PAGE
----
- Loss of function in the injured area
- In open fractures, bone protruding from the skin
Causes of Fractures
The most common causes of fractures are:
Trauma : A fall, a motor vehicle accident, or a tackle during a football game can all result in fractures.
Osteoporosis : This disorder weakens bones and makes them more likely to break.
Overuse : Repetitive motion can tire muscles and place more force on bone. This can result in stress fractures. Stress fractures are more common in athletes.
Diagnosis and treatment
A doctor will carry out a physical examination, identify signs and symptoms, and make a diagnosis.
The patient will be interviewed – or friends, relatives, and witnesses if the patient cannot communicate properly – and asked about circumstances that caused the injury or may have caused it.
Doctors will often order an X-ray. In some cases, an MRI or CT scan may also be ordered.
Bone healing is a natural process which, in most cases, will occur automatically. Fracture treatment is usually aimed at making sure there is the best possible function of the injured part after healing.
Immobilization – as soon as the bones are aligned they must stay aligned while they heal. This may include:
Plaster casts or plastic functional braces – these hold the bone in position until it has healed.
Metal plates and screws – current procedures may use minimally invasive techniques.
Intra-medullary nails – internal metal rods are placed down the center of long bones. Flexible wires may be used in children.
External fixators – these may be made of metal or carbon fiber; they have steel pins that go into the bone directly through the skin. They are a type of scaffolding outside the body.
Usually, the fractured bone area is immobilized for 2-8 weeks. The duration depends on which bone is affected and whether there are any complications, such as a blood supply problem or an infection.
Healing – if a broken bone has been aligned properly and kept immobile, the healing process is usually straightforward.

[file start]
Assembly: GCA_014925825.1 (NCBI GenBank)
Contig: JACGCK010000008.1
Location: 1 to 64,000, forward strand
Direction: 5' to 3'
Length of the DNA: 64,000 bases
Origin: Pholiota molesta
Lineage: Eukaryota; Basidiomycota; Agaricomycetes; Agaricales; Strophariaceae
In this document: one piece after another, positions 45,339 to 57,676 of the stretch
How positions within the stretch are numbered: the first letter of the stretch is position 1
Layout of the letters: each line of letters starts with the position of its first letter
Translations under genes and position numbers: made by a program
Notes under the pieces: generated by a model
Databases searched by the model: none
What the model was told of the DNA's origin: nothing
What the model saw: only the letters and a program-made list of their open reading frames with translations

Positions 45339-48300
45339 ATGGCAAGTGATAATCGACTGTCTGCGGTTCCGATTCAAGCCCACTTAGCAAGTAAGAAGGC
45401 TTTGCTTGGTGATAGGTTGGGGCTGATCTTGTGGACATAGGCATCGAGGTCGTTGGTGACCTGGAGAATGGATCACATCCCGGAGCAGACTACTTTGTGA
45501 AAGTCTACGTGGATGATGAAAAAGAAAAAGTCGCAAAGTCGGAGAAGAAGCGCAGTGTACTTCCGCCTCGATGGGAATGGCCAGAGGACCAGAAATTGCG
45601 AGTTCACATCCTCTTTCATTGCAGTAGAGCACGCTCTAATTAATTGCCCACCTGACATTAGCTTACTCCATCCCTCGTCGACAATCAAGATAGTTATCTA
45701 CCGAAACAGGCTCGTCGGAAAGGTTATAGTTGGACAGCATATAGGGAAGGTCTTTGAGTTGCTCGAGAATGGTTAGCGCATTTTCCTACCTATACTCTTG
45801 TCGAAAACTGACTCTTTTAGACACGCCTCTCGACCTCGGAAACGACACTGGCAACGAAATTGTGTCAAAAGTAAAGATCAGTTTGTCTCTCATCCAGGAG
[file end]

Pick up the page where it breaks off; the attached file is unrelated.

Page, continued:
Osteoclasts (bone cells) absorb old and damaged bone while osteoclasts (other bone cells) are used to create new bone.
Callus is new bone that forms around a fracture. It forms on either side of the fracture and grows toward each end until the fracture gap is filled. Eventually, the excess bone smooths off and the bone is as it was before.
The patient’s age, which bone is affected, the type of fracture, as well as the patient’s general health are all factors which influence how rapidly the bone heals. If the patient smokes regularly, the healing process will take longer.
Physical therapy – after the bone has healed, it may be necessary to restore muscle strength as well as mobility to the affected area. If the fracture occurred near or through a joint, there is a risk of permanent stiffness or arthritis – the individual may not be able to bend that joint as well as before.
Surgery – if there was damage to the skin and soft tissue around the affected bone or joint, plastic surgery may be required.
Treatment also focuses on providing the injured bone with the best circumstances for optimum healing (immobilization).
For the natural healing process to begin, the ends of the broken bone need to be lined up – this is known as reducing the fracture.
The patient is usually asleep under a general anesthetic when fracture reduction is done. Fracture reduction may be done by manipulation, closed reduction (pulling the bone fragments), or surgery.